FRANSEN: Weeklong MKE event offers positive experiences with beer

elena color sidedIn Wisconsin, a state practically founded on beer and cheese, disliking either is basically a sin. Residents are assumed to like and consume both in large quantities. I, however, cringe whenever my roommate pulls out the Parmesan cheese and face some shame and derision as a result.

With a self-diagnosed mild lactose intolerance, I do not have the same affinity for cheese as other Wisconsin inhabitants, and I am still trying to figure out if beer belongs on my list of preferred beverages alongside Tahitian Treat and chocolate milk (it’s worth the stomach ache). Milwaukee, however, is the perfect city to start acclimating to beer and now is an even more perfect time.

April 18 through 25 is Milwaukee Beer Week, an event throughout the city showcasing the drink whose production makes our city smell oh so good. Local breweries and restaurants join together with both food and beer in an event that shows the many flavors and colors that make beer diverse and intriguing.

Beer Week emphasizes the overall experience of drinking beer. It is more than just a means to the end of getting drunk – a point of consideration for those of-agers looking to explore what Brew City has to offer.

Too often in United States culture, alcohol is depicted as a necessary evil to reach a point where it is OK to act a fool without bearing responsibility. Beer becomes less about flavor and drinking appeal and more about what can be easily found at 7-11. When most college students say they like beer, what they probably mean is they like to get drunk on the cheap stuff.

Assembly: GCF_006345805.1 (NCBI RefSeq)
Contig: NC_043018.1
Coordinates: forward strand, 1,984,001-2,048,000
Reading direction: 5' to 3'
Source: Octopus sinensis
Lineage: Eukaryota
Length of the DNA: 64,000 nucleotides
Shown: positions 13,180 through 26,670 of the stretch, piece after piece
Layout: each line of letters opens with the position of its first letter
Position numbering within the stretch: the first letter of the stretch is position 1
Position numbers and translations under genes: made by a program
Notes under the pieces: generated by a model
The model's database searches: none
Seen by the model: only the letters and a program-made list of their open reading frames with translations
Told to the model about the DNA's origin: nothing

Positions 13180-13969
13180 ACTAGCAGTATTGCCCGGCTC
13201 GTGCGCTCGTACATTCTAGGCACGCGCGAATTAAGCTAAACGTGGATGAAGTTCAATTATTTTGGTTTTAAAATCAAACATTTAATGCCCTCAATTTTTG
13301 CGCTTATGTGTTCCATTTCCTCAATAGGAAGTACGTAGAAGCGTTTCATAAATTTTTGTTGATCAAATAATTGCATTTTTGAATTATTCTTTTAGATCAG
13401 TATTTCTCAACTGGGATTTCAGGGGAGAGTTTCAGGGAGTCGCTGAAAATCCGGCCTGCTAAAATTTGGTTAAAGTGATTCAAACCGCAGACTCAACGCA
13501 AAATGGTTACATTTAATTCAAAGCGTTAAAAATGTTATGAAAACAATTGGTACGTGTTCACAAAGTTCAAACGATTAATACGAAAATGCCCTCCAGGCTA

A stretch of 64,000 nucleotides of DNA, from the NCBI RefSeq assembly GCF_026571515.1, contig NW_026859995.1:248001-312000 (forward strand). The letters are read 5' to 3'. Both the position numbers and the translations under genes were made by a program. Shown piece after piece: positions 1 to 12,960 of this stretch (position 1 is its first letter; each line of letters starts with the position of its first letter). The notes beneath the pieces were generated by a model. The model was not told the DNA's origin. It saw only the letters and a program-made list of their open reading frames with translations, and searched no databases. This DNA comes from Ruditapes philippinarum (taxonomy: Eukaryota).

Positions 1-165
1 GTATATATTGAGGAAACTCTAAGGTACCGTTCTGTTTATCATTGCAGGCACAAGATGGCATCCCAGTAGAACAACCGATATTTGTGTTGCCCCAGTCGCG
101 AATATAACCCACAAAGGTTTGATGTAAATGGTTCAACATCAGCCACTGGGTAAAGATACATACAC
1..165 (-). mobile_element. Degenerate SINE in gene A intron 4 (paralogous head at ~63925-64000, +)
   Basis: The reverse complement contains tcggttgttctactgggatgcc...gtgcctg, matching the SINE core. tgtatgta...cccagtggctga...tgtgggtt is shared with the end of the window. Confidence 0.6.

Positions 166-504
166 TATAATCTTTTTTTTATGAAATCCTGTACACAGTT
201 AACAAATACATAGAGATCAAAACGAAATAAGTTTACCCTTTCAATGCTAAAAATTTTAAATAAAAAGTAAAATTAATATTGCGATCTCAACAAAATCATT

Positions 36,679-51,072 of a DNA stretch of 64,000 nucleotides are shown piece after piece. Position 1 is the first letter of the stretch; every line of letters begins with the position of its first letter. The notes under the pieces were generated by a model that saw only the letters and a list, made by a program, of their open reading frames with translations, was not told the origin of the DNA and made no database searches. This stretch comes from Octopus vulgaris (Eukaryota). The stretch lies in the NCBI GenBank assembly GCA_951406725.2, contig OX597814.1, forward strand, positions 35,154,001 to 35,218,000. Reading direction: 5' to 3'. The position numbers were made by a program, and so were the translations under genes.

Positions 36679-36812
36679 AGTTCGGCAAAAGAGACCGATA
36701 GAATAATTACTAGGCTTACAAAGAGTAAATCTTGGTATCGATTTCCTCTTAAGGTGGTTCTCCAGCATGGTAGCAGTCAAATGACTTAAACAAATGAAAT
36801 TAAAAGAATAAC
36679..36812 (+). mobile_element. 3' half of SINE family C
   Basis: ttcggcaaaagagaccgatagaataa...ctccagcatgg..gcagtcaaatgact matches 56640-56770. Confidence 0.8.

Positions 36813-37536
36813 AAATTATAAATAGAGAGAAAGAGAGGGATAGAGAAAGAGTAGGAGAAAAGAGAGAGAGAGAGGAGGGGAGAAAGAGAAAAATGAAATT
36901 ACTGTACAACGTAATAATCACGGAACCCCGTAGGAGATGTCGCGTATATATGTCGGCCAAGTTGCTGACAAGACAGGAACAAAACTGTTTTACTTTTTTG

Alternatively, some people say they don’t like beer because they have only tried some no-name, watered-down version in a red Solo cup. To those people, I suggest you look at a menu and try ordering for yourself or hit up one of the many brewery tours Milwaukee has to offer. Milwaukee Beer Week may be your calling and with a variety of options through the weekend you would be bound to find something interesting.

I’ll be the first to admit that it makes a world of a difference when you know what you are drinking, what it should taste like and where it came from. Having a special glass for the particular beer also adds to the experience.

While the consumption of beer and other alcohol should not be taken too lightly and ought to be approached with caution, there is more to the hoppy drink than kegs and ragers. Good beer can be a real conversation starter and a means of connecting with other people in a bar culture that does not always promote verbal interactions. Plus, with such a variety, there are so many flavor possibilities, moving beer into the category of a delicacy like pizza and frozen yogurt.

Sure, decent beer is more expensive than a case of the cheap stuff, but you are also paying for the experience. One can just sit back and enjoy a beer rather than consuming it quickly to try to lower inhibitions and justify risk-taking. Beer can be better than that, so it is time to start treating it as such.

As someone still exploring the possibilities of beer, at least one point seems obvious to me: sometime after graduation, the statute of limitations on naming Natural Light or “whatever comes in a keg” as your favorite beer will end. To prevent looking like just a beer-chugging college kid, perhaps now is the perfect time to discover the vast difference between keg stands and beer flights.

Trust me, it’s a good difference.